Fly Control Principles - Chemical Methods
After maximum effort to suppress fly numbers by proper cultural and biological methods, insecticides are often needed to achieve the desired degree of fly control.
If fly suppression by cultural and biological methods is maximized, then the effectiveness of insecticide treatments will be enhanced, and the rate of development of fly resistance to the insecticide will be reduced.
The most effective insecticide use is as part of an integrated control program, in conjunction with cultural and biological methods.
Insecticides are either adulticides (baits, spray-on, paint-on), or larvicides (spraying breeding sites and using feed additives).
A method of evaluating the adult fly population in and around an animal production facility is needed to design and evaluate a fly control program.
Systematic monitoring provides a measure of the success or failure of control methods, and serves as an early warning system so that changes can be initiated before a crisis develops.
Monitoring also provides the information needed to time adulticide applications.
Larvae monitoring provides the information needed to use larvicides, and for making changes in cultural practices.
Casual, subjective observations on fly numbers can be misleading and systematic monitoring is more objective and reliable.
Lawsuits sometimes arise in connection with flies alleged to come from animal production facilities, and quantitative data from systematic fly monitoring can become important.
Monitoring is a key component of an integrated fly control program.
Different ways of monitoring populations of adult flies include: fly grids, resting counts, sticky fly ribbons, baited jugtraps and spot cards.
These methods are directed primarily at obtaining a measure of the numbers of house flies, the principal pest. Different methods have different capacities to reveal which species of flies are present.
Fly Grids & Resting Counts
Fly grids are wooden squares made up of many slats measuring about a centimetre.
The grid is placed on the floor and the number of flies resting on the grid counted at various time periods.
This sampling device was originally developed for use in restaurants and mess halls, and its usefulness in animal facilities is limited. The time-of-day placement causes great variation in the results and, of course, the observer has to be present. The species of flies can only be identified from a quick glance by the observer.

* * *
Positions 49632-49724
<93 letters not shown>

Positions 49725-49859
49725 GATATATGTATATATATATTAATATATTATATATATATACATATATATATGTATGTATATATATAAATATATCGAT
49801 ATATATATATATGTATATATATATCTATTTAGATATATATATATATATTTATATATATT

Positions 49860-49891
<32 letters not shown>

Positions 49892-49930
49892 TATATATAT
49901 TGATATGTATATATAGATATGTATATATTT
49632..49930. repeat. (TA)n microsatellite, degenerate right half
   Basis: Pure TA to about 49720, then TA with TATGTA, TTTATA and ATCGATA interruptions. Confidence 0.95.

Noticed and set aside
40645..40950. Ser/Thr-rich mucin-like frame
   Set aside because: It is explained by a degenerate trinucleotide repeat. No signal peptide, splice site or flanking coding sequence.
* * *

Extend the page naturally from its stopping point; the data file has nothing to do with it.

Resting counts are sometimes used in animal facilities. Predesignated areas of partitions, portions of feed troughs, posts, railings, ceilings, etc., are chosen and the number of flies resting in those areas counted.
House flies resting on a ceiling. Notice spotting left by the flies and their preference for resting on pipes along the edges of cracks.
Several areas are used in each facility. Also, the number of flies resting on the animals or portions of the animals (especially with swine and calves) may be counted.
With several areas or animals being examined, fairly reliable data can be obtained. However, the same limitations as with fly grids apply in that the observer has to be present, counts are for only a brief period and fly species cannot be accurately determined.
Sticky fly ribbons are commercially available and the flies caught on them give a useful index of fly population.
Fly ribbons also allow the species of flies stuck on the ribbons to be positively identified.
Several ribbons are placed in a facility. The positions in which the ribbons are placed and the number used are important variables.
The ribbons should be replaced in the same locations in order to be able to compare fly counts from sample to sample.
Usually the ribbons are left in place for a few days, but if left for more than 3 days or if there is a large population of flies, the ribbons will become filled with flies and the rate of catch will decrease drastically.
In dusty situations, especially in poultry houses, the dust will render the ribbons ineffective in a day or two.
Sticky ribbons are messy to handle but offer the advantages of being able to identify the fly species and providing a sample of flies over a period of a few days.
Baited Jug Traps
Baited jug-traps are a simple, practical fly monitoring device and can be left in place for up to one week to give a continuous sampling of flies.
The same trap can also be used for the purpose of fly control.